U.S. breast milk lags behind China, Mexico in level of carotenoids

FV_ad_THMRemember when youre mamma told you to eat your vegetables?

Once again we’re finding out that mamma knew what she was talking about—even if she didn’t know the specific nutrient details.

A study led by Purdue University has established that the quality of breast milk differs by country—and the quality is largely determined by the amount of vegetables eaten.

The study, published in PLOS ONE in June, analyzed the levels of health-promoting compounds known as carotenoids in various countries.

The research determined that U.S. breast milk lagged behind both China and Mexico.

Carotenoids are plant pigments that potentially play functional roles in human development and are key sources of vitamin A, an essential component of eye health and the immune system.

The carotenoid content of a woman’s breast milk is determined by her consumption of fruits and vegetables.

Especially important is that mothers consume an assortment of colors, along with dark, leafy greens.

The Purdue University study compared breast milk at the two-week point after giving birth.

The study fount that the mean amount of total carotenoids in American women’s breast milk was about 40 percent lower than levels in Chinese women’s milk and about 25 percent lower than levels in Mexican women’s milk.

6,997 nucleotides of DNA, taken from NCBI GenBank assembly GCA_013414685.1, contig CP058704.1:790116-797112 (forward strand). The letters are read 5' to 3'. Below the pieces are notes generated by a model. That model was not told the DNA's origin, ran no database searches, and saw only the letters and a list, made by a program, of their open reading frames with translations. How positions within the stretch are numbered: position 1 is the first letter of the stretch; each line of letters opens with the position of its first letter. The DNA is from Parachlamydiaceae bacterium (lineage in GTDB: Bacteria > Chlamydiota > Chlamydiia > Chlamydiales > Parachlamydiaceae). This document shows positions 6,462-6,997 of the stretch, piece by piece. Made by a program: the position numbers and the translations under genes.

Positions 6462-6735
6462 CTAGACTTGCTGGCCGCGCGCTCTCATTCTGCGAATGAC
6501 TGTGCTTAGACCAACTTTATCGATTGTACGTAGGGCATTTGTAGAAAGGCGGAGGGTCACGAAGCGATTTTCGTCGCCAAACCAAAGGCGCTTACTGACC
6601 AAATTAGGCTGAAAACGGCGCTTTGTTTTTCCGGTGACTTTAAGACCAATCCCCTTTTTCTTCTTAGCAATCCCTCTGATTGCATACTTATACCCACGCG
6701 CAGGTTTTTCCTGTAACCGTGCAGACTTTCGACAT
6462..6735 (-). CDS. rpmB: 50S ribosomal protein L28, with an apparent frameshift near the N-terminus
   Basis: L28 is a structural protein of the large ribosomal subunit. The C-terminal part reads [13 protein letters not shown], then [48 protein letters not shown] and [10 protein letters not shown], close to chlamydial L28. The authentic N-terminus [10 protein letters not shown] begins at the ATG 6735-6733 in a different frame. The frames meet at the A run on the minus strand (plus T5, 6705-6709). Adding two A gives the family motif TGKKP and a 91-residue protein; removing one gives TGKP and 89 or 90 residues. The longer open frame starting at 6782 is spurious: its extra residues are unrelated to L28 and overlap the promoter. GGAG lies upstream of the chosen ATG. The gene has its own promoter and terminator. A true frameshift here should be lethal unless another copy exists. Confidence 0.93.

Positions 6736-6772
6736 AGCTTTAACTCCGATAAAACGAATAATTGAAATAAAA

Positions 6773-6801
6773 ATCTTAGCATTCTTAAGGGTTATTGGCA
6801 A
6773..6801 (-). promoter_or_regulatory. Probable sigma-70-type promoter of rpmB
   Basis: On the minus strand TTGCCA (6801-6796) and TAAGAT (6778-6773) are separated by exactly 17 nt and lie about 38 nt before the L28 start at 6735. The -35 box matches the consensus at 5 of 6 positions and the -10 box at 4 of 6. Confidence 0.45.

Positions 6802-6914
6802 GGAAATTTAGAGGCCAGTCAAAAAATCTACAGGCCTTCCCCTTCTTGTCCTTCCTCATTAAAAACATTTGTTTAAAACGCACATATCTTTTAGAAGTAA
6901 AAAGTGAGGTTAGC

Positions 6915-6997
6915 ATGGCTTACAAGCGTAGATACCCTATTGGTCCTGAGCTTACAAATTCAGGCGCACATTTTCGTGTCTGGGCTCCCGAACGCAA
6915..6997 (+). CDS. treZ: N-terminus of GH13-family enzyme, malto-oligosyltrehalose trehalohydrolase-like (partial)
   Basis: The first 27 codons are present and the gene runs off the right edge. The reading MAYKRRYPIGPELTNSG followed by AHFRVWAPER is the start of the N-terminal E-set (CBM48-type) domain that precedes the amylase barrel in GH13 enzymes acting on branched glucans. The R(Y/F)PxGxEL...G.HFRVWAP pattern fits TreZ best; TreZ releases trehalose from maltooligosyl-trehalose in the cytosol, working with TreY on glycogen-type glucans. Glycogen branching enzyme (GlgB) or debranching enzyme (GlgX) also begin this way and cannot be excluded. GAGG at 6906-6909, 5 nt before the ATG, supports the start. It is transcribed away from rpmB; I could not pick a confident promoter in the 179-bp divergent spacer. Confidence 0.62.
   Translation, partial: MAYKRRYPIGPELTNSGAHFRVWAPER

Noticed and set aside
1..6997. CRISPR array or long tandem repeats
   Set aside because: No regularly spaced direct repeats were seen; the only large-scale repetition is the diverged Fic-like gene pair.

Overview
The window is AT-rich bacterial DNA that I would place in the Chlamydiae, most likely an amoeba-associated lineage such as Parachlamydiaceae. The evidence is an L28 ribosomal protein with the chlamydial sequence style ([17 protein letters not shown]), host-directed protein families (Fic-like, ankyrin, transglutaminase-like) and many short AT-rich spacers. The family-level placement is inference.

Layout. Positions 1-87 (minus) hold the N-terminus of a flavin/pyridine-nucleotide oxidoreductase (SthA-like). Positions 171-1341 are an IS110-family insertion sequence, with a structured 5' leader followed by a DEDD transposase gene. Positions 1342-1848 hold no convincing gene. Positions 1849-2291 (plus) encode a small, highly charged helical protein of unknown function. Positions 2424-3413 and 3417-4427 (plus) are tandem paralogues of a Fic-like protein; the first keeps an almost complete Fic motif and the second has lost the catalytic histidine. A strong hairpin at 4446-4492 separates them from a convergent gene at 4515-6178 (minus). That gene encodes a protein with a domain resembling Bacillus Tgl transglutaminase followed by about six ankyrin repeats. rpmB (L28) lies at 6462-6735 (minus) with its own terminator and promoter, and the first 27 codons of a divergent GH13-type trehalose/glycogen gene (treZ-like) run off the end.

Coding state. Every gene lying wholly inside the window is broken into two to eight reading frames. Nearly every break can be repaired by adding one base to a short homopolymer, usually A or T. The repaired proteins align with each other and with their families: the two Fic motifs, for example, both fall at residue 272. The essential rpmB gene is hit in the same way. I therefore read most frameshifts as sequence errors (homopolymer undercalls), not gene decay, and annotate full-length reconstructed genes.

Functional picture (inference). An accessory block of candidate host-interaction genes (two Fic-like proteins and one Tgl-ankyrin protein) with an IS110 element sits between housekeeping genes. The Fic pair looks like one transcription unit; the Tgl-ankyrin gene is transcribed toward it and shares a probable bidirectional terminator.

Though follow-up research is needed, the study’s authors believe the low carotenoid levels in the breast milk of American women is indicative of the lower amount of fruits and vegetables eaten in the U.S. compared with China or Mexico.

It appears the Standard American Diet (SAD) is wreaking havoc on Americans even before they are born.

“Evidence is increasing that carotenoids are important for both mothers and infants,” said Mario Ferruzzi, professor of food science and nutrition. “Nursing women should eat fruits and vegetables as recommended in dietary guidelines. As long as your baby is happy with it, don’t exclude bright orange or yellow produce and leafy vegetables from your diet.”

Ferruzzi also added that fruit and vegetable consumption appears to be pretty low across the nation: “In general, we are just not consuming the recommended amounts.”

Further analysis of the test subjects’ breast milk included examinations at four, 13 and 26 weeks after giving birth.

Breast milk from China had the highest levels of lutein—a carotenoid that is key to eye health—at each lactation stage and the highest amount of fatty acids at each stage except 13 weeks.

Possible links between lutein and infants’ visual development and brain health is an area of growing research interest world-wide.

Levels of beta-carotene—a carotenoid that can be converted into vitamin A by the body—varied greatly by country and lactation stage but were about 25 percent higher in milk from China and Mexico than the U.S. at two weeks.

There was some good news for U.S. women in the study: One carotenoid, lycopene, tested higher in the U.S. test subjects.

Lycopene is an important carotenoid commonly found in tomatoes, and has been shown to play a role in immunity and protection against inflammatory diseases.

Milk from China had the lowest lycopene levels at each lactation stage.

This is likely due to the fact that tomatoes are used widely—including in canned, frozen, packaged and microwavable meals—in the U.S., while they are not widely used in China.

Sources: Purdue.edu, PlosOne.org.

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